E-commerce, the buying, selling and exchanging of goods and services online, is experiencing a boom in Africa. A number of players have emerged all over the continent, such as South Africa’s TakeALot, which sells approximately 9 million products and Rocket Internet's Jumia, which is currently operating in 13 countries.

Snapshot of Afrika's E-Commerce Players

The potential user base is also growing as more people are getting online on the continent. In January 2016, We Are Social reported that there were 26.8 million internet users in South Africa, which amounts to 49% of the population.

Africa’s internet penetration is at 9.8%, which is quite low. Only one in ten people on the continent is online, compared to nine in ten (90.2%) in developed countries.

As a result of this imbalance, ecommerce and online retailing have taken a while to become established in Africa compared to first world nations.

The e-commerce business model removes the need for interaction at every step of the transaction between buyer and seller, which may work in developed economies, but it may face challenges in the African context.

The biggest change that e-commerce presents is the departure from the African culture of doing business, which involves price negotiations and handshakes. Buying things online requires little to no physical contact with the merchant, and products are in most cases delivered to your door.

Technology often fails to account for customs, lifestyles and values, seeing them as unnecessary barriers to the transaction. There is no room for negotiations, and the price you see is the price you pay.

We are accustomed to a certain way of doing things. You don't just go into a retail store, find a pair of jeans your size and head to the till. Once you find a pair, you, try them on, check if they really fit you, and you repeat the process until you find the right pair. As you grew older your parents stopped buying clothes in your absence, or else they weren’t going to be the right fit.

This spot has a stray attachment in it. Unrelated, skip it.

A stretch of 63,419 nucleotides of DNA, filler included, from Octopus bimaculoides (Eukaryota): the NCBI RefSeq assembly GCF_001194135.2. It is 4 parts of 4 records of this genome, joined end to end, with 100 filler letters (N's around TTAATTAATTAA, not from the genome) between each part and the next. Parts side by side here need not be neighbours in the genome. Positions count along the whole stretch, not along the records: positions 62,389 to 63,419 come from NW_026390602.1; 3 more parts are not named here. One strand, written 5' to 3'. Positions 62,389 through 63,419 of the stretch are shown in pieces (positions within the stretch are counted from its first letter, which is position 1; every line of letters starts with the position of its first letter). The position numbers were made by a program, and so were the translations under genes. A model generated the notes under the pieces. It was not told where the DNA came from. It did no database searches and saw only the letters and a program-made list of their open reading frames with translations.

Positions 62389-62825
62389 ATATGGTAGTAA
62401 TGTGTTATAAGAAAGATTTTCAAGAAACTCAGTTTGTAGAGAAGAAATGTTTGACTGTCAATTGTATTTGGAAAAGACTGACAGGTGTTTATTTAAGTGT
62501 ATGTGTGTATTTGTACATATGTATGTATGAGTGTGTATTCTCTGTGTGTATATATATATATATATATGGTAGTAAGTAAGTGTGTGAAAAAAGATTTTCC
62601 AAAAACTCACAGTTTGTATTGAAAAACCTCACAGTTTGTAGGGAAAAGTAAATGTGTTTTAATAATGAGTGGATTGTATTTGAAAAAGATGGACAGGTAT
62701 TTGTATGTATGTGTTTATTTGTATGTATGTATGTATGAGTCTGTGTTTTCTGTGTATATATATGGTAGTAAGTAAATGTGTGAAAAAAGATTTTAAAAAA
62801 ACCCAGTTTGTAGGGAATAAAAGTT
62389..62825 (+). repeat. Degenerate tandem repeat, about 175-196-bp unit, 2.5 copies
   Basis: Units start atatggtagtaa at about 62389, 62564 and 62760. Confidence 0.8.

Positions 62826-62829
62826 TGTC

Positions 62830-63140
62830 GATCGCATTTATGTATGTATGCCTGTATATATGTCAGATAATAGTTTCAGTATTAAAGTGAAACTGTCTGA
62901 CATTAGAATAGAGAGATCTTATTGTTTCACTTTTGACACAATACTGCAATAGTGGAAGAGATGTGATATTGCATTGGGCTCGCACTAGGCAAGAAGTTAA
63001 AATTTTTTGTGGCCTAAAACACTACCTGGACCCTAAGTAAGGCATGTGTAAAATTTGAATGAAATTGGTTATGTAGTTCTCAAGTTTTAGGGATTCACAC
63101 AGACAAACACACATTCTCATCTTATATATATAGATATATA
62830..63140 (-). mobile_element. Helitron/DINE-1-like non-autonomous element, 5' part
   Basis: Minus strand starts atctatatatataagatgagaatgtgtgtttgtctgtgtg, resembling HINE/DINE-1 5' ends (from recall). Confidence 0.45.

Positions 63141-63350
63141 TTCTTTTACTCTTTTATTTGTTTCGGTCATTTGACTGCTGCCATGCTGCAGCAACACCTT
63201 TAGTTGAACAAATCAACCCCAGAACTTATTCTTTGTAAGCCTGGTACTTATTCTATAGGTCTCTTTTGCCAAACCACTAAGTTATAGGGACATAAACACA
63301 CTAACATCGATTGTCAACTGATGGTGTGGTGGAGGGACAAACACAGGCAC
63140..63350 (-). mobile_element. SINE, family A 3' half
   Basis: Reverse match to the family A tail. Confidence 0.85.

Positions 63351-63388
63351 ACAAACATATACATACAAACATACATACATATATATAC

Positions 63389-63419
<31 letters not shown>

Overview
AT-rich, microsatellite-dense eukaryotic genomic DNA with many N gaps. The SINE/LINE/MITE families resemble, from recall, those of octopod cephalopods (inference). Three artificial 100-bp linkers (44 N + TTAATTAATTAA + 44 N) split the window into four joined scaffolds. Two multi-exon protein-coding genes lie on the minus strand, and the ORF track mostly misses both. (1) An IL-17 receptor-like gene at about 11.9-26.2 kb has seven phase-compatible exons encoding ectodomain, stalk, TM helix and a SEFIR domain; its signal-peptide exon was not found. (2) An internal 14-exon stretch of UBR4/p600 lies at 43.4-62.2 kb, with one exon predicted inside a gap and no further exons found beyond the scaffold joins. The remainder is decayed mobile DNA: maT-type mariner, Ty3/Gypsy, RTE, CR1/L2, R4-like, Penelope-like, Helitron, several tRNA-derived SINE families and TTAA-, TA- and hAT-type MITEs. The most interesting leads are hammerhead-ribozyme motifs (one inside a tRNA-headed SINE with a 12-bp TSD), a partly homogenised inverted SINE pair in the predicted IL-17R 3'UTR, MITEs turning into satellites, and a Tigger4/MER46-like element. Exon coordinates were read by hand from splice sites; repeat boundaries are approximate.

Introducing a system where you pick one size from a screen and hope for the best does not sit well with the average South African joe. Even with the option to return in 14 days, it’s just not the same.

Another barrier is language. According to Web Technology Survey, 53.2% of all websites use the English language for their content. Less than 0.1% use African languages.

Bear in mind that South Africa has 11 official languages. Only 9.6% speak English as their home language. The most spoken language, isiZulu, has 11.6 million speakers, followed by isiXhosa (8.15 million) and Afrikaans (6.85 million) according to census data collected in 2011 by the SA government.

The language barrier limits how people interact online, especially in countries where English is not a first nor a second language.

Another challenge is payment. The first e-commerce ventures in Africa focused on payment by credit card, meaning that those without accounts missed out. The transaction requires a lot of trust, and typing your personal banking details into a website is not an option. However, operators are becoming much more flexible. You can now pay with mobile money, and cash on delivery is also an option.

E-commerce site owners need to consider the environment of which they operate in. Language use and societal norms that societies have need to be taken into consideration when creating an online platform. Potential internet users are being excluded from participating in the emerging digital age. Addressing these barriers could potentially increase e-commerce activity as well as internet penetration in Africa.

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